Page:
We are heroes in Iran: U.S. wrestler Burroughs
U.S. Olympic gold medalist Jordan Burroughs revealed that unlike in America, he is treated like celebrities in Iran as the Iranians are in love with wrestling.
"It was difficult. There was a period of time where we were like, are we going, are we not going?" Burroughs told CNN. "It was difficult being pawns in the game of political powers that were essentially deciding our fate."
Iran initially denied visas for the American wrestlers in retaliation for the Trump administration's travel ban against people from seven Muslim-majority countries, including Iran.
It wasn't until the U.S. courts shot the ban down, and with some lobbying by both the American and Iranian Wrestling Federations, that the visas were finally granted.
Wrestling one of Iran's favorite sports and many of team USA's Wrestlers are celebrities here.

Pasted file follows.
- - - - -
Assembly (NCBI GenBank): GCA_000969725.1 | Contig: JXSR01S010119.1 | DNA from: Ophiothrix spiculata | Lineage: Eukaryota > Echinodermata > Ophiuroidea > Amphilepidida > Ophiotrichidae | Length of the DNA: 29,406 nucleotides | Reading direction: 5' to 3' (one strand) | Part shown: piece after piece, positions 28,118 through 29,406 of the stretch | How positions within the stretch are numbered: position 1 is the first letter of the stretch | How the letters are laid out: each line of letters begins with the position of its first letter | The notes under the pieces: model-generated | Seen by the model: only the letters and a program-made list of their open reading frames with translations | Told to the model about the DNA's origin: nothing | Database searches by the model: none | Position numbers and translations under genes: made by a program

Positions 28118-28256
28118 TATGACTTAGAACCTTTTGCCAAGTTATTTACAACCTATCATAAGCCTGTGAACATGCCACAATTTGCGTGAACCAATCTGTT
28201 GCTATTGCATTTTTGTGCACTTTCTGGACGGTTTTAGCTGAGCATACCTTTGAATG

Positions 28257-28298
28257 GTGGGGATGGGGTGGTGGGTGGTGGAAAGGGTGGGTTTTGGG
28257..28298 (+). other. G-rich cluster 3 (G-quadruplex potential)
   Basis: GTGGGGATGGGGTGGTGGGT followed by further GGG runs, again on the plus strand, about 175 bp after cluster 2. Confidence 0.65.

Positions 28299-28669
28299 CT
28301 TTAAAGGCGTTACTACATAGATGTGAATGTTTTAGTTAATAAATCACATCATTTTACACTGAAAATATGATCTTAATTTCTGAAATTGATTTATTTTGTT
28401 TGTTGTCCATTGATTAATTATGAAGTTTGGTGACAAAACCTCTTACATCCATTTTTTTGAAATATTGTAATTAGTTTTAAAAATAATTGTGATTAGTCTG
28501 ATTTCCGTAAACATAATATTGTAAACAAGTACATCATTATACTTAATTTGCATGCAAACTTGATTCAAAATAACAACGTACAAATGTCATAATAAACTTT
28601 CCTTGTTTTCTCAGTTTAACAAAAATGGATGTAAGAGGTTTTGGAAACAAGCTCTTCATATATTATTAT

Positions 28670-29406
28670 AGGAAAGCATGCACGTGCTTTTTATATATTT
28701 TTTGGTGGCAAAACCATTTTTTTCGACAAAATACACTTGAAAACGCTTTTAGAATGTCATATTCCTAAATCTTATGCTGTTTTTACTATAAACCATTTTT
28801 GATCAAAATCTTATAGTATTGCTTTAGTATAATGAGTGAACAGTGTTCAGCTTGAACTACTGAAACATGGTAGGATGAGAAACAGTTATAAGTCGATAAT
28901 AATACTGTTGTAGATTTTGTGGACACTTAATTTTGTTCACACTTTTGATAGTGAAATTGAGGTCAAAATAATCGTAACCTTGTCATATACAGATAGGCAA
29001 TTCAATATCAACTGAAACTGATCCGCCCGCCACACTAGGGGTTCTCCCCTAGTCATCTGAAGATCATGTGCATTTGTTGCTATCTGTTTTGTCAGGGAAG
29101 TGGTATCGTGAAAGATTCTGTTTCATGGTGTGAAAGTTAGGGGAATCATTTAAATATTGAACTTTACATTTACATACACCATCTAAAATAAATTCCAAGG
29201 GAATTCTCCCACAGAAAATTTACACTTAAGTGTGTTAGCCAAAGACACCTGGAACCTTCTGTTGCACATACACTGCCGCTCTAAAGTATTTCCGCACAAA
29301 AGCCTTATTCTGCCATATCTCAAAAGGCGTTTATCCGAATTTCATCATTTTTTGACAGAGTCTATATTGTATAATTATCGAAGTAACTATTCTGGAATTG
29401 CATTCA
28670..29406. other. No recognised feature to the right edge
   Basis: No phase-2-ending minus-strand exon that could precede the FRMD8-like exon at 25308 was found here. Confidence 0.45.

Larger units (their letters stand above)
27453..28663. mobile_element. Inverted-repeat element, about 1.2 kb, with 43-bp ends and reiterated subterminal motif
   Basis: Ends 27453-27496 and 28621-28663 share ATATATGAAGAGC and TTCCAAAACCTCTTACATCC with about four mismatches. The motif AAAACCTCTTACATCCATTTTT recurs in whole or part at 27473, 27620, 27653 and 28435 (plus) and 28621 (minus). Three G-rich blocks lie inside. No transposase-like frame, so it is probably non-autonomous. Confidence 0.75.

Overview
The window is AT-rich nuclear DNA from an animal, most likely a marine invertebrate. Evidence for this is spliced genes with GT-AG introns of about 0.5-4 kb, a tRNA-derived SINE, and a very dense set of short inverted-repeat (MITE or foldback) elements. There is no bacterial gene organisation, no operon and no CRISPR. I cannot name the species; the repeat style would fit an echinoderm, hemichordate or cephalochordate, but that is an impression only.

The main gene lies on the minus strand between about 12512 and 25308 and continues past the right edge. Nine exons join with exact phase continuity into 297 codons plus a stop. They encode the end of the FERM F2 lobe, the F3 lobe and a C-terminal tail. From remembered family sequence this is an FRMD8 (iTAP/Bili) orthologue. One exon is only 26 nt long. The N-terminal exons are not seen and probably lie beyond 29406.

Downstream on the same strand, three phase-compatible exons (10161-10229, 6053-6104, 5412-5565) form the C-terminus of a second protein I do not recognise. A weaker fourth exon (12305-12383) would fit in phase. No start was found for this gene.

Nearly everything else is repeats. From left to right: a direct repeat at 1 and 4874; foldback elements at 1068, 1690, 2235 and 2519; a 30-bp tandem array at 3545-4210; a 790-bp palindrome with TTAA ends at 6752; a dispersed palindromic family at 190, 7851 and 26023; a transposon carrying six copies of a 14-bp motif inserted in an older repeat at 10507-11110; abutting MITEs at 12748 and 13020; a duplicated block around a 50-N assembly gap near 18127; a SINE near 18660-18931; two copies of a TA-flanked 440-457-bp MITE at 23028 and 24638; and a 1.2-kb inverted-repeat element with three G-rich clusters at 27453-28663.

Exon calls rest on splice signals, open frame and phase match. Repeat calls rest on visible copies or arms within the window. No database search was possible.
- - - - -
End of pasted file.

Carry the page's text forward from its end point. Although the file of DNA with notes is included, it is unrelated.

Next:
"In America we are misfits. In Iran we are heroes, so it is really cool to see," Burroughs said.
The U.S. Olympic gold Medalist Kyle Snyder also praised the Iranian fans.
"I have been wrestling overseas for three years now and every Iranian I have ever come in contact with has been extremely respectful, extremely polite," Snyder said.
“[The Iranian] Wrestling Federation lobbied on our behalf and I think their government as well looked at it as an opportunity to show their graciousness and their respect for the sport of wrestling," Bill Zadick, head coach of the US's Freestyle Wrestling team told CNN.
Team USA missing the World Cup would likely have been a disaster for the sport. The U.S., Iran and Russia are Wrestling's international powerhouses.
"A World Cup without the Americans would not have been a real world cup," Rasoul Khadem, the head of Iran's Wrestling Federation CNN at the sidelines of the World Cup in Kermanshah, about 400 kilometers west of Tehran.
Team USA received a warm welcome when they arrived Wednesday in Kermanshah's Shahid Ashrafi Esfahani Airport where dozens of fans and reporters greeted the wrestlers.